Our family is fortunate to live in a neighborhood that not only has a listserve, but one that flames red hot with use pretty much all day long. Usually it’s very helpful: Lost Cat. Suspicious vehicle on a certain street. Is it recycling day? Community coming up soon. Power is out but Duke Power vows to have it back on by noon.
Lately we’ve been telling stories about what some of us know about our homes, to help build more history about this wonderful part of Durham. I recently provided a snippet with the promise of more to come:
As a prelude, we live in Duke Forest, literally walking distance to West Campus. On big football Saturdays (don’t laugh) cars park in front of our home. The property once was part of famous Duke Forest, a research forest reserved for ecology and study. In the early 1940s Duke decided to aggressively elevate its status as a national university, so the school went looking for top faculty to lure from Ivy schools and, for the medical school in particular, Johns Hopkins. They had the money. The deals were going well. Then, often at the last stages, the faculty recruits would complain there was not enough suitable housing adjacent to campus. At older East Campus, Trinity Park was created for just this reason. But at newer West Campus, the Gothic heart of campus where the chapel and Cameron Indoor Stadium reside, there were no such homes. So the university took hundreds and hundreds of acres from Duke Forest, the parts that were closest to campus, and chopped them into large wooded lots. When the recruiting got down to the final detais, Duke would throw in a free lot, or at least offer one at a very low price. It worked. Duke’s reputation soared. And our neighborhood, Duke Forest, began to take shape.
Our place was one of the first on Perkins, circa 1949, custom built for Frank Bowers who had come to Durham from Pa. to play football for Wallace Wade back when Duke was a power. In fact, he played in the only Rose Bowl ever held outside Pasadena in 1942, when the game was held here because of the recent bombing of Pearl Harbor. No one wanted to take the chance of putting 80,000 people in a single locale on the West Coast in case the Japanese tried it again. Bowers graduated, then turned down offers to play in the NFL. He married, took a job at Duke and eventually rose high enough to secure this lot and build this house. He retired as Sr. VP for Buildings and Grounds. They never had kids. But our lot is elaborate and demanding with landscaping, especially in the back. When we bought it 18 years ago there was no back yard, just ivy and brush. It was a huge job to clear it out and create a lawn and a genuine place to use and enjoy. Once we began the project, we immediately began finding all sorts of stone retaining walls and patios, all made from the famous Duke stone they keep on hand to patch the chapel etc. Found beautiful bushes and other plants that had been carefully laid out throughout the yard, but then had become smothered by ivy. Most of those have come back now.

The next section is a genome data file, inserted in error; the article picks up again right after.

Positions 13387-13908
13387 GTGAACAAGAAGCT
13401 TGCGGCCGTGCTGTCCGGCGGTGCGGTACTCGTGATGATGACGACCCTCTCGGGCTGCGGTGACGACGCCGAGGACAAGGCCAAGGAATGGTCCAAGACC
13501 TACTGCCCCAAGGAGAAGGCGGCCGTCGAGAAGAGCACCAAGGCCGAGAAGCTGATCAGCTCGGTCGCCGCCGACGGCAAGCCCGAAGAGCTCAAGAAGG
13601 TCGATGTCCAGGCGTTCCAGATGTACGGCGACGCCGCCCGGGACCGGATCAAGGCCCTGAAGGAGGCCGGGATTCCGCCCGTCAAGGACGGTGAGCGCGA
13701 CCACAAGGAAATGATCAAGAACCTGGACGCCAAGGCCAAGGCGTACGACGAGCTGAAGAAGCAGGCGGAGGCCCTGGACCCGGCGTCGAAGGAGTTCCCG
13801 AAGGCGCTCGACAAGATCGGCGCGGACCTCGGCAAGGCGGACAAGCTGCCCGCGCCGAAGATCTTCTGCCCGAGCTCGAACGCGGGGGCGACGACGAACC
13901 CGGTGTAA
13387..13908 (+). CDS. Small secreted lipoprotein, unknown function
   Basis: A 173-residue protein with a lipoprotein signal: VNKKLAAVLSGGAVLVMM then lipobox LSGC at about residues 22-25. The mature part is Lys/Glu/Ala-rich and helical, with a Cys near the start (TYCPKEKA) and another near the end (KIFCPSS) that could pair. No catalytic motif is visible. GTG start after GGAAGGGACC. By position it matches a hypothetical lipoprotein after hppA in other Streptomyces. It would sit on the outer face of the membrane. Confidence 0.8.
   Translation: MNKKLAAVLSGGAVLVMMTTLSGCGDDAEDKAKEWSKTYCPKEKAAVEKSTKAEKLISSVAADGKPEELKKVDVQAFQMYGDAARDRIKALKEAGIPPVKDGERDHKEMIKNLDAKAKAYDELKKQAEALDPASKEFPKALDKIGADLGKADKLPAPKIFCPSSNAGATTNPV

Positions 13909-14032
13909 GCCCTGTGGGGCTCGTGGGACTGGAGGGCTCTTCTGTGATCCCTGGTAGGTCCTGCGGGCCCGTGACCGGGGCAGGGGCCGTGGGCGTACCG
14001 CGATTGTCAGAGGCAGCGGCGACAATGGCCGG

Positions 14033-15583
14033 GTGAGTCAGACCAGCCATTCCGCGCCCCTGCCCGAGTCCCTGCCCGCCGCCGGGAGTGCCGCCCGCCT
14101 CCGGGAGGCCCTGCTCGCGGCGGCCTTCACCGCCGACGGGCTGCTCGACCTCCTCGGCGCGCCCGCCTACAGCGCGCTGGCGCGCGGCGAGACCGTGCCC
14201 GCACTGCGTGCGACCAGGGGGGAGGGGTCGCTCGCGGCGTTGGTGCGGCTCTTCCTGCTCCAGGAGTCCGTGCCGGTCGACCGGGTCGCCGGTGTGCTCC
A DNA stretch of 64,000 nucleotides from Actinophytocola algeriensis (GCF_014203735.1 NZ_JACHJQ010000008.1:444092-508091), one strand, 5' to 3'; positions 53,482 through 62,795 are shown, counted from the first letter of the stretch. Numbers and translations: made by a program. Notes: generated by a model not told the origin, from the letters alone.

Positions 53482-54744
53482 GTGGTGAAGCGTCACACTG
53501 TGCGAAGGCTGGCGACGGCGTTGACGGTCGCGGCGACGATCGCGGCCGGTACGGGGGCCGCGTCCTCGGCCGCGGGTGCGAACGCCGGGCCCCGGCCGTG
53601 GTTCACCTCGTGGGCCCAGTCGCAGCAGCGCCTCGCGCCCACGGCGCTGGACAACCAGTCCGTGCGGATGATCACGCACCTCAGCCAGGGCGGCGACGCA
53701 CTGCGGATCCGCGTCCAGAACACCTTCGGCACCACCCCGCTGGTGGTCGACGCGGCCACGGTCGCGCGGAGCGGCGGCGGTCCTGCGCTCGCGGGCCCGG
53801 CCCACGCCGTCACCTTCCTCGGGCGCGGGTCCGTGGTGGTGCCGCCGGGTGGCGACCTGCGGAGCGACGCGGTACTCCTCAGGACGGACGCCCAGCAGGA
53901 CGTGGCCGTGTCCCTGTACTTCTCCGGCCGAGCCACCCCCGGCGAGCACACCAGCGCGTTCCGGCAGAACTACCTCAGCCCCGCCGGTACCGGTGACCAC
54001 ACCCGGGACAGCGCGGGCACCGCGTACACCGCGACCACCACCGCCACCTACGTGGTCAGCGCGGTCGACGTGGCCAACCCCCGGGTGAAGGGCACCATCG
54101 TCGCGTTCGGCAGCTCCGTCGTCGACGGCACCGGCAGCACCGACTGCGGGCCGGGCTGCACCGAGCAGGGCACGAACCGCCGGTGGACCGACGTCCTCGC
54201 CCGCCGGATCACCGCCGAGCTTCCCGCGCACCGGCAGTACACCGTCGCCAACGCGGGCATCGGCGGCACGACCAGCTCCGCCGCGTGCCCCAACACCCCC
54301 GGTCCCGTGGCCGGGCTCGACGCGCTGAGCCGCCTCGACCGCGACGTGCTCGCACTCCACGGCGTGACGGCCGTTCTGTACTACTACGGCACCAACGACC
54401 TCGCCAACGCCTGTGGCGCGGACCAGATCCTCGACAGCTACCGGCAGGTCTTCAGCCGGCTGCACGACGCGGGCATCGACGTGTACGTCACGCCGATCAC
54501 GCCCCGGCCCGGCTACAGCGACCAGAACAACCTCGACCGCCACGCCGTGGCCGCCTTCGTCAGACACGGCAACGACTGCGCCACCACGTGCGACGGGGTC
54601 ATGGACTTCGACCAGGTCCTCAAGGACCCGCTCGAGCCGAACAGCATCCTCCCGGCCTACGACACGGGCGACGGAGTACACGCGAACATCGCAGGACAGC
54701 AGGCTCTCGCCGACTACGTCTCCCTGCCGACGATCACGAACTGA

Also, a few original owners who still lived nearby when Jane and I bought this house nearly 18 years ago have told me about a big blue truck that would pull up ever week or so while a group of African-American laborers would jump out, carrying tools and wearing Duke blue jumpsuits. They’d hit out yard like a tornado, I was told. Then they’d lounge in the front yard under the shade of our pines while Mrs. Bowers would bring out one of those old wooden crates full of cold Pepsis in the tall, curvy bottles. Soon the truck would return, they’d hop back on and return to campus. Must have seemed harmless to Old Man Bowers, but can you imagine this happening today? You just know it’d find it’s way into the media. There would be outrage, at least I hope there would be. The guy would probably have lost his job!
Other original homeowners throughout older parts of the neighborhood have described grand parties in this house. Because in those days good restaurants and entertainment venues were in short supply in Durham, this neighborhood was especially good about having parties and dinners from house to house. Former Mayor Sylvia Kerckhoff, who lived for decades on Pinecrest, has told me many a tale about neighbors in the know taking turns hosting dinner parties, often experimenting with a relatively new cook book by somebody named Julia Child. Sylvia and others have told me about big parties at this home. When dinner and dessert were finished, everyone would tumble downstairs to our finished walk-in basement, open the garage door on one side and party like there was no tomorrow. Dancing and drinking and all kids of carrying on. This would have been primarily in the 50s and 60s, I suppose. Pretty fun to think about those people, most gone now, whooping it up in the room where I sit this very moment writing this.
One more tidbit: I love the fact that when we bought our home in the early 1990s, we were delighted to find a huge, 60-year-old fig tree in the yard. In the summer living here, I was working in the back yard one weekend morning when I hear this odd high-pitched singing, off key at that. I walked around toward the fig and saw a small, older woman filling a bucket with our ripe figs. I said, “Excuse me, can I help you?” And I kid you not, she deadpanned back, “No thanks, I believe I’ve got it.” Once I engaged her a bit more, I discovered it was an older woman well-known in the neighborhood as a character and gadfly. She was a real piece of work. When I asked once again about the figs she, almost indignantly, he told me the original owners, the Bowers, had given her permission to pick all the figs she wanted, some 50 years ago. So by God that’s what she was doing. They were my figs, of course, but I figured a deal was a deal. I just went on back inside to cool off, laughing out loud as I went.